Recent Work By Sabine Heinlein

The following is the sequel to a story about first-time homeownership that ran in The Nervous Breakdown a few months ago.

Of all the contractors we met I liked the snake charmer the most. He came, snaked the sewer and left. Straightforward as that sounds, the experience was far from the norm. Most contractors said they would come but never came. Some contractors came and never left.

When my husband and I bought an old, landmarked house in Sunnyside, Queens we were catapulted back to infancy. Before we knew it, we were crying uncontrollably and shitting our pants. The house was an unknown world, equally exciting and terrifying. Within seconds we would go from giggling hysterically to crying for mommy.

The latter happened when, one morning after taking a shower, the bathroom tiles started to come off the wall. We called Igor, a licensed contractor with a crew of three who owned a house down the street. It was reassuring to have someone close by who allegedly knew how to fix things. Unlike several other contractors we had called who showed up two days late or not at all, Igor and his men arrived within a two-hour timeframe. This was more than we had come to expect.

Before Igor sent anyone to us to fix the tiles, he insisted on having my husband and me over for homemade wine in his basement bar. He spent the first fifteen minutes showing us the lighting system he had installed. The lights were hidden and had dimmers, which Igor manipulated with a tiny remote control. It seemed as if he had conquered the sun. The wine, he proudly explained, was made from a kit he had ordered online: You mix the powder with water and pour the concoction into bottles branded with your own individual label. Voilà! Igor’s Vineyard. When I mentioned that the wine tasted sweet, Igor growled, “But of courrrse! It’s desserrrt wine.”

To call Igor and his Eastern European crew sensitive would be an understatement. The men always sounded as if they were about to jump off a ledge. But you don’t want a Home Depot vanity sink in your bathroom? They choked with Dostoevskian despair. But you don’t want to paint the hallway bright yellow? Their anguish was Kafkaesque. Despite the melancholy our decisions inspired in them, they somehow fixed the bathroom without any casualties. We moved on to the kitchen. But you want a cast-iron sink? Igor lamented. Solzhenitsyn’s cellmate couldn’t have sounded more hopeless.

Yet the next morning Igor—pale and depressed as ever—showed up again. While I was out sweeping the sidewalk, he confided in me that his wife had “lost her ovaries.” Before I could ask where she had last seen them, he told me about his digestive problems. Apparently the desserrrt wine was a little rrrrough on his stomach.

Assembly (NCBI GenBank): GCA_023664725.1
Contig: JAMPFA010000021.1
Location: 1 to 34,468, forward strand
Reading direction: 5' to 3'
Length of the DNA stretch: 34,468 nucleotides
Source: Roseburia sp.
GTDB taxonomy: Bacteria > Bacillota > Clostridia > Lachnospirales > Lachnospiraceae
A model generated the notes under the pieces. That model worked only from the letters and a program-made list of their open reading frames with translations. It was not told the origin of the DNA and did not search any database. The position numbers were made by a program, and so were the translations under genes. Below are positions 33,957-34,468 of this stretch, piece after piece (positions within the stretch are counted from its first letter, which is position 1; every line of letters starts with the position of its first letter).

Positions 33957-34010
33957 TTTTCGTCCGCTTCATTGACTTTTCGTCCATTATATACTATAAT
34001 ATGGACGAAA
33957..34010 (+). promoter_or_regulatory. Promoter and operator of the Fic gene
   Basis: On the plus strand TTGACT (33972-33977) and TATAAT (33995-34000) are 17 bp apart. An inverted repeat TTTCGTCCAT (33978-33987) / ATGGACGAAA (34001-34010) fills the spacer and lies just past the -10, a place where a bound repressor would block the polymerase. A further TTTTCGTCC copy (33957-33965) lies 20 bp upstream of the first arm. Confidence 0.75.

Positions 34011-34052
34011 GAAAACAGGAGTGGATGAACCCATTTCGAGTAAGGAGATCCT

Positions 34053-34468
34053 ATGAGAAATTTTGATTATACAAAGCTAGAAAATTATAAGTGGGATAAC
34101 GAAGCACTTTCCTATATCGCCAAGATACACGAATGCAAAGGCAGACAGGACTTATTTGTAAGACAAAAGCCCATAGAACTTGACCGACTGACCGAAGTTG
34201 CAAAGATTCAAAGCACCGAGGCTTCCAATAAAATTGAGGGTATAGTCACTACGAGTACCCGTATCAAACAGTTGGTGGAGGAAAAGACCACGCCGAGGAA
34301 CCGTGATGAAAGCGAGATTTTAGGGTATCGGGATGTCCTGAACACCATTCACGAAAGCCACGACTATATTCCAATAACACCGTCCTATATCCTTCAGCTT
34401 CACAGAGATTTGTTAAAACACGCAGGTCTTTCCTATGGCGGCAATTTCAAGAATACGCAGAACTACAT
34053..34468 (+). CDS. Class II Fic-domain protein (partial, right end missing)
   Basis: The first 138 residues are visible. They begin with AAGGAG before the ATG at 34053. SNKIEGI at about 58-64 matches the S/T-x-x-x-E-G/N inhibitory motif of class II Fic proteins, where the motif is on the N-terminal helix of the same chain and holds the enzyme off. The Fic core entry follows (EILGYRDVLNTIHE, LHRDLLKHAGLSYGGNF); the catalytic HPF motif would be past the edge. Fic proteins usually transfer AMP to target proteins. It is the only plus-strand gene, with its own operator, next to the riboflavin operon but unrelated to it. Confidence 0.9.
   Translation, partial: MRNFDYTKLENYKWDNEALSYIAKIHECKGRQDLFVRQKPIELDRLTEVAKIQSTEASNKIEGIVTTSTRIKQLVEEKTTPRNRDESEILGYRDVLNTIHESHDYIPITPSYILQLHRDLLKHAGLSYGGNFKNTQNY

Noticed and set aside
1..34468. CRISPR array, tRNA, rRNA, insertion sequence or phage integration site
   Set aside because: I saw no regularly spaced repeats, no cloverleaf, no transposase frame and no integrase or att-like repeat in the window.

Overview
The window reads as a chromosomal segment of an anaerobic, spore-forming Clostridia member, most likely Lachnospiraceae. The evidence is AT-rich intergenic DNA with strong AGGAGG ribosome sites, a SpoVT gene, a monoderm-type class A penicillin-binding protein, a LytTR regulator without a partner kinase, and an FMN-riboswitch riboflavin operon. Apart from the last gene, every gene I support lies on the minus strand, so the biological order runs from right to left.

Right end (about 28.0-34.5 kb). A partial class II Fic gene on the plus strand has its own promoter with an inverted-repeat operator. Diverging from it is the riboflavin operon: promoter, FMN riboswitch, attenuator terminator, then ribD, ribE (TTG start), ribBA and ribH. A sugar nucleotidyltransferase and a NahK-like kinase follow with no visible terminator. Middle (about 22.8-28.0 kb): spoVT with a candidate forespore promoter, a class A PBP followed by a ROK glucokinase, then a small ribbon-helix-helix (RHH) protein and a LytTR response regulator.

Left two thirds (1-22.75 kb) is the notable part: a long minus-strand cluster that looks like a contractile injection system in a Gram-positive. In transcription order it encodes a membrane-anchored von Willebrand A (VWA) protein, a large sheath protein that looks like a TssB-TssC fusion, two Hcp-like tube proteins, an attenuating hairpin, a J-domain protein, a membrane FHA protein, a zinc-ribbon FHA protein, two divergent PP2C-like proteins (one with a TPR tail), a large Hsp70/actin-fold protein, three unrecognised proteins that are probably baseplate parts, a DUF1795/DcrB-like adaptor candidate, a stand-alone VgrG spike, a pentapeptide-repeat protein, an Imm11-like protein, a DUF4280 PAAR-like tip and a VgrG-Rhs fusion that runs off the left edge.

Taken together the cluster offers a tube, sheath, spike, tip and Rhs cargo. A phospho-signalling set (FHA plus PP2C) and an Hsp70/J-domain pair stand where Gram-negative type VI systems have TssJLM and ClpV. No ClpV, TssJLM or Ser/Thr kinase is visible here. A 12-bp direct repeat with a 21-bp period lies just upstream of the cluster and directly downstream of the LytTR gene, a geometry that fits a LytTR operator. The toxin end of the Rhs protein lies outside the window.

Igor drove me in his new car to buy tiles for the backsplash. He talked about SUVs and I listened. Whenever I tried to change the subject, Igor rapidly reined me in. “But back to the karrr,” he would continue. I learned that it was mainly the vomit-beige color that had attracted his wife, and that this model was the only one in which Igor, a hulking man over six feet tall, could sit up straight.

When I explained that I wanted the blue backsplash in the kitchen to swerve out and onto the wall like a wave, he reacted as if I had slapped him. His eyes narrowed. He demanded his money upfront, in cash and at once. For the bathroom job my husband had been allowed to drop off the money in person “at his convenience,” and he was even rewarded with a plate of homemade cheese cookies. But for this particular request, a trip to the bank was required before work could begin. And I had to do the tile wave myself. After I finished, Markus, a devout Catholic and the most cheerful of Igor’s crew, asked me if I could help him install the cabinet doors. He screwed while I held door and level. After each door—and there were many—he said, eyes glistening, “You arrre a verrry nice lady!”

“And you, Markus, are a very nice man. Hand me the next door.”


Three months later winter arrived and the heat failed to come on. We decided not to call Bob, our first plumber, who had fixed a leaking pipe Mr. and Mrs. Lau, the previous owners, had tried to keep from us. Bob was boiling mad. “MY TIME IS AS VALUABLE AS YOURS,” he screamed whenever I asked him a question. Our relationship didn’t last long. (It was Bob who recommended Bruno, the electrician. We quickly discovered that he shared Bob’s hostile attitude. After I complained that $2,400 for two days of work seemed exorbitant, Bruno said flatly, “My work is much more difficult than yours.” When I stared at him perplexed, he asked, “What is it that you do again?”)